Yes. Hypothetically speaking, if there were two exact properties for me to sell (hypothetically speaking, because we all know that there is no such thing) and one property was listed with a 4% commission and one was listed with a 5% commission, I would try and sell the property with the higher commission every single time. Good luck, Jon
Web Reference: http://www.bowenboston.com
1 vote Thank Flag Link Wed Jan 23, 2008
It sounds like it should, doesn't it? Suddenly hoards of Realtors descending on your property because they've noted that you're offering a 5% co-op fee to the buyer's agency. Woo Hoo!! Yes, it might catch some attention. But it probably won't help the property sell any faster.

In order to sell the property, as a buyer's agent, I still have to have a client that fits your house. I'm not going to show your 3br/1.1 bath home to my 4br/2.1 client, merely because you're offering to pay me more money. And I'm not going to show your in-city home to my suburban client. And I'm certainly not going to be able to talk my client into accepting a house that they're not interested in, simply because I'll be paid more.

I'm going to show your property if it fits my clients needs. Period. And if it fits their needs, and they happen to like the house, yes, I'm going to help them buy it, and I'm going to "rebate" anything over 3.5% directly to the client. Because honestly I think that's where all the incentives are most effective.

I think that your "promotion money" is better spent by leaving the co-op commission in line with the regional rate and reducing the purchase price by that same amount, to help attract more potential buyers... these are the people actually buying your property. The more buyers who actually want to see your home, the more likely you'll attract an offer (or more)... which could lead to a quicker sale and potentially higher price.
1 vote Thank Flag Link Wed Jan 23, 2008
Alan May, Real Estate Pro in Evanston, IL
Genius response Tman!!! Much better put then my below response ... and i am usually funny, what gives. This topic really gets my pantalones in a bunch ... Agents: STOP CHASING COMMISSIONS ... oh wait, that is IMPOSSIBLE because you are all independent contractors who aren't salaried and are rewarded for raising commissions ... ugh, anyway, matthew (if you really are a person and not a "Real estate pro") i think you get the point ... either tell your agent he/she is fired or tell them to shove it and come up with a better plan ... there are many options.
Web Reference: http://www.territoryre.com
0 votes Thank Flag Link Fri Mar 14, 2008
RE Pro is right, to an extent. The price and condition/appearance will determine the results, but: I contract with my seller clients for a fixed % for me, not dependent on whether or not the buyer has an agent. I discuss with the seller..how much they will offer a buyer agent. In a good market, I tell them 2% is possibly enough, and that 2.5% will attract more agent interest, even though it should not. I, personally, avoid the conflict of representing both sides in the same deal, which is worth discussion here, in this whole "how much commission" talk.
0 votes Thank Flag Link Fri Mar 14, 2008
I am new to this "answer the question on Trulia",..but the question, while superficially simple, had, implicitly, the "inner question" : "will the extra commission" get more action?"... Whether that is moral, etc...is beside the point.... It will get more action from buyer agents... Maybe it should not, but it WILL. Note that I am NOT in favor of necessarily upping the commission for the listing agent, but..for the agent who has the "wind in his favor", the agent with the buyer at his side...
0 votes Thank Flag Link Wed Mar 12, 2008
I think that offering this is a great idea! Commission sells! It is not that I am going to push a buyer into buying a house because I will make more money, but I sure do want that house on the show list! If that is the perfect house for my buyers, then I get a bonus. If not, oh well. It was worth a shot. In the meantime it gives you another buyer through the door to give you feedback that can help you get your home SOLD!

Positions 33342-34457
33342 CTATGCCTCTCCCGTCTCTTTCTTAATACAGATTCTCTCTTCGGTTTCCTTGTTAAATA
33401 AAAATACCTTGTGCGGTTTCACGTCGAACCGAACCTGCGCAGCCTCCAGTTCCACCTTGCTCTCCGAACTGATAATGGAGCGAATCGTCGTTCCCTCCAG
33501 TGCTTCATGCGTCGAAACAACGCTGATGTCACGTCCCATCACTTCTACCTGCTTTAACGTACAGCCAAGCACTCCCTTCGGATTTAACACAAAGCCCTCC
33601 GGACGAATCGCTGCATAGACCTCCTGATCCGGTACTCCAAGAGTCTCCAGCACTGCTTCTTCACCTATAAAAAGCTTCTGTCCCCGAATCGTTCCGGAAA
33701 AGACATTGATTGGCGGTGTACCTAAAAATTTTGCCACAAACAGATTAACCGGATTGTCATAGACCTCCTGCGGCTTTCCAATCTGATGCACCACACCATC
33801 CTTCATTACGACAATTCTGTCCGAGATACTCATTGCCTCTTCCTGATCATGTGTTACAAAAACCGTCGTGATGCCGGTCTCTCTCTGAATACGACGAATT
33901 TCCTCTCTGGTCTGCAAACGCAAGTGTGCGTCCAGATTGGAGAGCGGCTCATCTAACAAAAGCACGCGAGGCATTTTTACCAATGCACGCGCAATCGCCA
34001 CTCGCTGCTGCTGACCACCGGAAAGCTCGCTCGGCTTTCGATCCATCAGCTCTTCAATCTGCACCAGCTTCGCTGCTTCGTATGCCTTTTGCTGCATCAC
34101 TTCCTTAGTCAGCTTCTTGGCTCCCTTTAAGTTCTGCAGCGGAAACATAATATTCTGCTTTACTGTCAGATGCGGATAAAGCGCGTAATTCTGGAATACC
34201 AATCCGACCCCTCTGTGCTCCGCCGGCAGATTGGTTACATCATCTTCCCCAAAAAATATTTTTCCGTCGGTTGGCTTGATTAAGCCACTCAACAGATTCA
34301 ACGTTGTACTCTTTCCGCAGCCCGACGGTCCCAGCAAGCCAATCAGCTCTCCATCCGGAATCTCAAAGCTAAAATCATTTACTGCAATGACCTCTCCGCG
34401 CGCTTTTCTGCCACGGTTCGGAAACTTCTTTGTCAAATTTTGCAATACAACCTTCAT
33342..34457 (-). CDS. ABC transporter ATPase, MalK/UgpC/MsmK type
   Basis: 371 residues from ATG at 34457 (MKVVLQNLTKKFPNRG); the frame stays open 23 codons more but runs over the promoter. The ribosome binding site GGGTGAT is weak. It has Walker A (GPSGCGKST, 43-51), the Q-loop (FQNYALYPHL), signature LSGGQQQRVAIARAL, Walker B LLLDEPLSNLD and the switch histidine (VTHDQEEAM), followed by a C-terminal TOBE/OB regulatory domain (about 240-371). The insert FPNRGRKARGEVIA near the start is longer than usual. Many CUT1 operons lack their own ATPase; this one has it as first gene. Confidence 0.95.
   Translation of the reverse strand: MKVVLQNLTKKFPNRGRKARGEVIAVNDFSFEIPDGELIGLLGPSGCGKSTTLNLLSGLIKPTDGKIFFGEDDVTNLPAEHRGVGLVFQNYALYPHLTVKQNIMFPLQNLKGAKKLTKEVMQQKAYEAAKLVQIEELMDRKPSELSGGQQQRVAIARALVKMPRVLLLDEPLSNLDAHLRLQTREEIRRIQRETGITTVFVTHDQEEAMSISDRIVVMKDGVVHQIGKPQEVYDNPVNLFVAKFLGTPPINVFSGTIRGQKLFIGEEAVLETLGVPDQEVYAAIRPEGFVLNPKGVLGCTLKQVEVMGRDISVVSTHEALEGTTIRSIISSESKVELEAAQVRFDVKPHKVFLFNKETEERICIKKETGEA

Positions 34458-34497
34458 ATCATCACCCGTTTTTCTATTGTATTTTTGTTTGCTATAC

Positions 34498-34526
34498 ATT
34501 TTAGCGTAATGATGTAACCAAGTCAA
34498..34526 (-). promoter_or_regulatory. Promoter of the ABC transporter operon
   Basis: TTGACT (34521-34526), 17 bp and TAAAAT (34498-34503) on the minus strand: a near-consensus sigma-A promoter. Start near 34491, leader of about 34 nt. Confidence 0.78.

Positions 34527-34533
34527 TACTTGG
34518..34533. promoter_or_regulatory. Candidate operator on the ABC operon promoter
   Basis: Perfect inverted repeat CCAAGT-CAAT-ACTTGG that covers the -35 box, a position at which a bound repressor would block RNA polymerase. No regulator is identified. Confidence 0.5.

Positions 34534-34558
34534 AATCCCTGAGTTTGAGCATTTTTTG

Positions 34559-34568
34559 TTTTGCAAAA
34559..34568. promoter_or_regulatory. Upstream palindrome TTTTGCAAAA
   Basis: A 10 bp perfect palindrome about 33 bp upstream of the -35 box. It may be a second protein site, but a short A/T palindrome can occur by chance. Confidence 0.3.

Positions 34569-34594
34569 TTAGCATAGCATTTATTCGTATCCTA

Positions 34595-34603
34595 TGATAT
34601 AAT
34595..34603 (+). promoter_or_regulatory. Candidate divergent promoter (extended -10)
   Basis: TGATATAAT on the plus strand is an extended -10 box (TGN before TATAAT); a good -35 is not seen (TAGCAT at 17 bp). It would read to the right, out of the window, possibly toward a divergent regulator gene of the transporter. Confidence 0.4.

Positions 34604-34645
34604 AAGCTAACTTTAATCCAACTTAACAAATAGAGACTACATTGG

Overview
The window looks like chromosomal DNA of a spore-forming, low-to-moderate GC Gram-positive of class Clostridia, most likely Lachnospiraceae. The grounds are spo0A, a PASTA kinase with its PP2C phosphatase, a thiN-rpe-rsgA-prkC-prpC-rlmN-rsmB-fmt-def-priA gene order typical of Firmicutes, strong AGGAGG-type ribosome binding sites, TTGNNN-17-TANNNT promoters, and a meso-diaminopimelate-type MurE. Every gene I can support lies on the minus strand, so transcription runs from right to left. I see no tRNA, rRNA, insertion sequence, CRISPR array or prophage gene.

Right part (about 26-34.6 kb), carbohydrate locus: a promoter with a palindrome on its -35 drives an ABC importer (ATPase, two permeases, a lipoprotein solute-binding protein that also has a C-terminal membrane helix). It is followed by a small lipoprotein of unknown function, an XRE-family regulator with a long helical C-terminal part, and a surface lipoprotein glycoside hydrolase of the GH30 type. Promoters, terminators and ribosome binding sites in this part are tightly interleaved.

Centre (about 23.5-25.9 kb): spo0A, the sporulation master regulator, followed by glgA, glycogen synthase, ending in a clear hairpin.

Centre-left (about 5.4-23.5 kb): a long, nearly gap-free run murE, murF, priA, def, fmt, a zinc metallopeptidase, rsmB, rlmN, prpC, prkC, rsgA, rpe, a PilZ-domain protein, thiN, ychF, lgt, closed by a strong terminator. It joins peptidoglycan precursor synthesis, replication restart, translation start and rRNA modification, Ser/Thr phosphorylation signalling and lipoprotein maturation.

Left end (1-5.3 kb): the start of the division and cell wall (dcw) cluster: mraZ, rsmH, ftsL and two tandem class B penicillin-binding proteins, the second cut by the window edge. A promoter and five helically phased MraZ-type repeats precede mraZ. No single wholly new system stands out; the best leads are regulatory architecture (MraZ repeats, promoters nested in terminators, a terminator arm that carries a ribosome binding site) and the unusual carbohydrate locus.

I would rather see a higher commission, than a bonus coming to the buyers agent/broker. It always makes me feel like I am in an akward position when my buyers see that. I don't want them to think I am pushing them in the house just because I am going to get more money. I prefer just to have the bonus in the commission if one is going to be offered.

However, just like another agent said. Offer a bonus to a buyer. Offer to pay X amount of money towards the buyers closing costs or something like that. That way you are offering 4% to a buyers agent and then a bonus to the buyer. Everyone wins!

I hope this information helps! Best Wishes!
Web Reference: http://www.gomelinda.com/
0 votes Thank Flag Link Wed Mar 12, 2008
Offering 5% TOTAL, split equally between the two agents? Yes do it... In fact, it is a buyer's market, so offer the buyer's agent 3%, if you can.
I am a realtor in SF, Ca....but the idea is universal: "sail with the wind".
0 votes Thank Flag Link Wed Mar 12, 2008
I have to agree with James - a buyer's incentive will get buyers through the door. To me there is nothing more frustrating than seeing a listing sheet that says "$5000 BONUS TO ANY AGENT WHO BRINGS IN A FULL PRICE OFFER !!!!" How can I tell my buyer with a straight face (in today's market especially) that they should put in a full price offer ?

Your commission should reflect what the other full-service realtors in the area are earning. If 5% is the norm, that it what you should do.
Web Reference: http://www.LissaSells.com
0 votes Thank Flag Link Sun Mar 9, 2008
My answer is that you may get about the same agents in the door but the 4% listing will not make them as enthusiastic and an enthusisatic agent will bring more positive energy to the situation. Although now with most of my buyers getting automatic emails from MLS, they "tell" me what they want to see. I cannot/will not hide a listing from them. My client relationship puts their needs ahead of mine.

Good luck

Howard Koor
0 votes Thank Flag Link Fri Mar 7, 2008
One of my buyers just sent me a listing he's interested in that pays 3% PLUS a $5,000 bonus to the selling agent. While I would LOVE to sell that home, I don't think it will be what he wants. Meanwhile another one he sent is an online brokerage and they're paying 2%. 3% of nothing is still nothing. I'd like to be paid, so I have no problem showing the 2% home.
0 votes Thank Flag Link Wed Jan 23, 2008